Canberra coach Ricky Stuart said he mitigated the risk of injury in the Auckland Nines tournament by only sending players who had a lengthy pre-season.
If they’re not ready, don’t send them.
That was Canberra coach Ricky Stuart’s approach for navigating the treacherous Auckland Nines tournament with an injury free player roster.
Barring any injuries in their trial against Newcastle in Tamworth on Saturday, the Raiders should enter round one of the NRL with all players in their squad fit and firing to go for the first time in a long time.
It’s a different story for their opponents, who have lost five-eighth Jarrod Mullen for up to four months with a hamstring injury.
Mullen’s absence adds to a list of injuries resulting from the Nines, including a season ending knee injury to North Queensland fullback Lachlan Coote and a 16-week sideline stint for South Sydney five-eighth Luke Keary (shoulder).
While not pointing the finger at any rival clubs, Stuart said his side’s injury-free campaign was partly thanks to only sending players who already had a large chunk of pre-season under their belt – even if that meant holding back his star power for the “great concept”.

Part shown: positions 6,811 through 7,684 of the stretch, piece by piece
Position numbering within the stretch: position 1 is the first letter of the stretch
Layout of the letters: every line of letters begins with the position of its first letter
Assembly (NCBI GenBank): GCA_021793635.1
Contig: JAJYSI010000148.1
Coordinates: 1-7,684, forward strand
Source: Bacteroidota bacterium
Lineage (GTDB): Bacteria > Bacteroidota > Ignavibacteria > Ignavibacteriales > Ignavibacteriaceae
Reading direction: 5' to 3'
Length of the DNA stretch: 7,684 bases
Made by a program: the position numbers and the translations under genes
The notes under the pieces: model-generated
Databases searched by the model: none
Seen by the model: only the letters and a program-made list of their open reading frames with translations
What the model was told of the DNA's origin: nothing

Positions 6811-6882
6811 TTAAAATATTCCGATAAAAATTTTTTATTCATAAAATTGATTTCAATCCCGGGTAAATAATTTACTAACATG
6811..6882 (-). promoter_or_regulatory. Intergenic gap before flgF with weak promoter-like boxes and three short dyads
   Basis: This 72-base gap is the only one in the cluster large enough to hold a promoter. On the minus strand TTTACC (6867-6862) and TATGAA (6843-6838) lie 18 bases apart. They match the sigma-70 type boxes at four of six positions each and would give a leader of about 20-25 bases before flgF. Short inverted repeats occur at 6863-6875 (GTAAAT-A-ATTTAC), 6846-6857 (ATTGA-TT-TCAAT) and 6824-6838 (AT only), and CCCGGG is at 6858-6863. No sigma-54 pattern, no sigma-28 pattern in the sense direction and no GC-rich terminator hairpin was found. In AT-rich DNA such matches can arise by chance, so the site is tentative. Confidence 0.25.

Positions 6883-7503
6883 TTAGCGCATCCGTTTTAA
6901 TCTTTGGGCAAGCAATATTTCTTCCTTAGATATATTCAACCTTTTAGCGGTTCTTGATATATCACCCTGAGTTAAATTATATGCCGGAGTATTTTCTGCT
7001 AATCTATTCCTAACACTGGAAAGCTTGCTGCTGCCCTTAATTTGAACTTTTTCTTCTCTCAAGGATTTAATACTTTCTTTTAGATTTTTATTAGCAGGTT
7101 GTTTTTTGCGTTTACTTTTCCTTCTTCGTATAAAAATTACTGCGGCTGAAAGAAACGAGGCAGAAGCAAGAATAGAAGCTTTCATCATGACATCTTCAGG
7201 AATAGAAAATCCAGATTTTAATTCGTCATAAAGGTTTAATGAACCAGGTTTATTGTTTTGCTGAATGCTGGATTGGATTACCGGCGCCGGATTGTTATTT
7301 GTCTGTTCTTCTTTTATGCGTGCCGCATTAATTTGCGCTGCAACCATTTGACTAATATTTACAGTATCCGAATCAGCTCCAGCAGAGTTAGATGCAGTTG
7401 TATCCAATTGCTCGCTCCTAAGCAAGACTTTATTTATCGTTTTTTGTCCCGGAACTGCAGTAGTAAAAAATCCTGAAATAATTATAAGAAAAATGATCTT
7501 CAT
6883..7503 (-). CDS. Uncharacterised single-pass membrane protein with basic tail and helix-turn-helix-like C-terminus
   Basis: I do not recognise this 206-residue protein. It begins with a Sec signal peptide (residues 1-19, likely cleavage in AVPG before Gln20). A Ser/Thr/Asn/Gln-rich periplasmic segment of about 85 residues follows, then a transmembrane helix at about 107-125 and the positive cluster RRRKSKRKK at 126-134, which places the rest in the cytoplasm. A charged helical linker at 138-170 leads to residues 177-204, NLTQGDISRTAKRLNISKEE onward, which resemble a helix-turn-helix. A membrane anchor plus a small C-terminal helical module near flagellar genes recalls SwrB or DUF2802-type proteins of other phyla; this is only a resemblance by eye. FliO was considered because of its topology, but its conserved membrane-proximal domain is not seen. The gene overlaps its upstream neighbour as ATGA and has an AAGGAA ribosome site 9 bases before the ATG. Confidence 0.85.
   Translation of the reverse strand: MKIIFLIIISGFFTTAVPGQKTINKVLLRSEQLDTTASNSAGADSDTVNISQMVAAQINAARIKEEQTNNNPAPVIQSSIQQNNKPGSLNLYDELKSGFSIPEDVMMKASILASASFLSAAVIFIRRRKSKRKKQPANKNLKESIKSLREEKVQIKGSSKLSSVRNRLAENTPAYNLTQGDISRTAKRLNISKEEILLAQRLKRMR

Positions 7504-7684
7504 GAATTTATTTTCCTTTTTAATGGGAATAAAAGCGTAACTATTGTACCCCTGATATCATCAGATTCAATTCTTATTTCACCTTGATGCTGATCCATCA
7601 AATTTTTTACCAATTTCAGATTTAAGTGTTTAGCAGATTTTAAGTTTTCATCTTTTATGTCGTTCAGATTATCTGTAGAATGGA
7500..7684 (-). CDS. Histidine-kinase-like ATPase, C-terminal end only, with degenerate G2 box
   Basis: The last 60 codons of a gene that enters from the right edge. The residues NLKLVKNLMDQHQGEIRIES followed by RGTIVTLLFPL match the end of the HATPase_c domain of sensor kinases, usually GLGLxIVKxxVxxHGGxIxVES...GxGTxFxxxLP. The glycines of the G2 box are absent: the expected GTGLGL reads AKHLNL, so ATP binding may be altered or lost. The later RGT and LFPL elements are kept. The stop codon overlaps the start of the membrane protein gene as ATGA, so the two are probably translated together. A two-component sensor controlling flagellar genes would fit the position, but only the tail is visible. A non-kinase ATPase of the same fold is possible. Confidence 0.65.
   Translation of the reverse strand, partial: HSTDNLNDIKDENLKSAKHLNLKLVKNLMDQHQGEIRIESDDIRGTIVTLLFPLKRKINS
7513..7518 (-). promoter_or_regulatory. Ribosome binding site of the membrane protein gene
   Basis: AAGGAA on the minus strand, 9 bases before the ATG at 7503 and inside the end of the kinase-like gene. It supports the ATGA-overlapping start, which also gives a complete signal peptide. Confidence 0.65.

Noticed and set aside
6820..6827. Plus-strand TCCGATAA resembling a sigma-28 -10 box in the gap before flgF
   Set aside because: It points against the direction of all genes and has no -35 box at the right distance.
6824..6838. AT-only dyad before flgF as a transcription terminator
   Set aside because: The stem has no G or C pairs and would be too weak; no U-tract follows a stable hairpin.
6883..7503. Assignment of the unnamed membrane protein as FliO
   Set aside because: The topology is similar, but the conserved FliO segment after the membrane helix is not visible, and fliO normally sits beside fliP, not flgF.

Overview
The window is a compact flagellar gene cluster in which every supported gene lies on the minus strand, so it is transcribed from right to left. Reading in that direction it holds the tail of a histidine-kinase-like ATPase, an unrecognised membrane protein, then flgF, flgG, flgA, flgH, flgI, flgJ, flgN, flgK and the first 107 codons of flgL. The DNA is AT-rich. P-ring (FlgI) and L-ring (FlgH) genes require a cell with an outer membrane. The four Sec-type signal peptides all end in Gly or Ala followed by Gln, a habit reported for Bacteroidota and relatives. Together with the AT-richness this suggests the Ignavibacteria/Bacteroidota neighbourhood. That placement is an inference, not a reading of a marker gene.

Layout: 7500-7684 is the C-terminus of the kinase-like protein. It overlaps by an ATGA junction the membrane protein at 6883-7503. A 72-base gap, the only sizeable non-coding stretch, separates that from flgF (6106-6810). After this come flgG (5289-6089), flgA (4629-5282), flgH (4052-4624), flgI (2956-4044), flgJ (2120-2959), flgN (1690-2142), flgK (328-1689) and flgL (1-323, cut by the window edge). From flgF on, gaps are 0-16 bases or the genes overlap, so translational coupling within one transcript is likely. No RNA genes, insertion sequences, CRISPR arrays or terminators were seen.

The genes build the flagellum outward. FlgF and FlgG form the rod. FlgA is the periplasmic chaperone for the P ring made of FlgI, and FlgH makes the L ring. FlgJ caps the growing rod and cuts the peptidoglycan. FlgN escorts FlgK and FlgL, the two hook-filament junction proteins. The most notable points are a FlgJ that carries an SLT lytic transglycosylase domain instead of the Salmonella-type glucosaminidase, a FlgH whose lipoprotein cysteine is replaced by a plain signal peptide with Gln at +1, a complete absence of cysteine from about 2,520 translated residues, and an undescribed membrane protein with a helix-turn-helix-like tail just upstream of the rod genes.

“Which is why I didn’t send away (Anthony) Milford and (Josh) Papalii, because they hadn’t had the right preparation for it,” he said.
“They’ve only been back training four weeks and I didn’t feel as though it was the right time to go away and play Nines.
“It’s a different brand of football, there’s a lot more work done under fatigue.”
Stuart said he was glad the concept was a success, as there was a lot to benefit from if the playing roster was managed appropriately.
“It’s a real shame to see the injuries, and it’s a pity, but from my club’s point of view is that we got a lot out of it,” he said.
“We sent a lot of boys away who had never played first grade before, who had never played in front of such big crowds in such a big atmosphere.
“They got a hell of a lot out of it.”